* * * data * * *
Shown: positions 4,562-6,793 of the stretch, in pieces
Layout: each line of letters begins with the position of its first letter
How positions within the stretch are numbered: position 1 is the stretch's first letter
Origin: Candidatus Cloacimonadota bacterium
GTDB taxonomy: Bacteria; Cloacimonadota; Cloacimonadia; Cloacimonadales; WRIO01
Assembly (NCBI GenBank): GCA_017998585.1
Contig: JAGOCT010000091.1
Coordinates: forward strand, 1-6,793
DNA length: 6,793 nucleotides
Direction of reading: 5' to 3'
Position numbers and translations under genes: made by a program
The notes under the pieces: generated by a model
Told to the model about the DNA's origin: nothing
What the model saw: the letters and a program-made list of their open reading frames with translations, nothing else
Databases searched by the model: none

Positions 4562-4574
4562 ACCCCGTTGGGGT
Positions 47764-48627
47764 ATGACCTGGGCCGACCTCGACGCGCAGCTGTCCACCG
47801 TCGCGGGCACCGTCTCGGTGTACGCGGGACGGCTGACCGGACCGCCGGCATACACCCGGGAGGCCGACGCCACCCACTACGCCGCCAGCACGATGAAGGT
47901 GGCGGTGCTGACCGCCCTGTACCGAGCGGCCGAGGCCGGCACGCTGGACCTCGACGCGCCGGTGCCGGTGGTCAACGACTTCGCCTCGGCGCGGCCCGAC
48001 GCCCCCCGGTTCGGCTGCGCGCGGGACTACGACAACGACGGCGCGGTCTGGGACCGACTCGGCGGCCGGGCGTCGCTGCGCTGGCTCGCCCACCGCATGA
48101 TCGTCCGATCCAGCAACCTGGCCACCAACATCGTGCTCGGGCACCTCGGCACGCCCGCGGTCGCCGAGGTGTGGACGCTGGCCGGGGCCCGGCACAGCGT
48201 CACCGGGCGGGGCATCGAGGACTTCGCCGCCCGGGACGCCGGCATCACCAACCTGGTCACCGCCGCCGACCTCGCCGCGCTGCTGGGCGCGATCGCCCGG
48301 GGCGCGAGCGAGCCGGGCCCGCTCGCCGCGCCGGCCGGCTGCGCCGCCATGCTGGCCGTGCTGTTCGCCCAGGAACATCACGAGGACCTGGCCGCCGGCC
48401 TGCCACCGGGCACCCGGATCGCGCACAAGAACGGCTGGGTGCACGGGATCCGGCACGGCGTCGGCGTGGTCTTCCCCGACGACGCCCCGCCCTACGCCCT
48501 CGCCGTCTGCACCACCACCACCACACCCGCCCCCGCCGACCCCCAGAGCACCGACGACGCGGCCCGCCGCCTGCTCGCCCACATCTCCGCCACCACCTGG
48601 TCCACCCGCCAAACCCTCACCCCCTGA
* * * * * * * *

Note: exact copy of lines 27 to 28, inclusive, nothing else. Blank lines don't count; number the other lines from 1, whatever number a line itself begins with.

48501 CGCCGTCTGCACCACCACCACCACACCCGCCCCCGCCGACCCCCAGAGCACCGACGACGCGGCCCGCCGCCTGCTCGCCCACATCTCCGCCACCACCTGG
48601 TCCACCCGCCAAACCCTCACCCCCTGA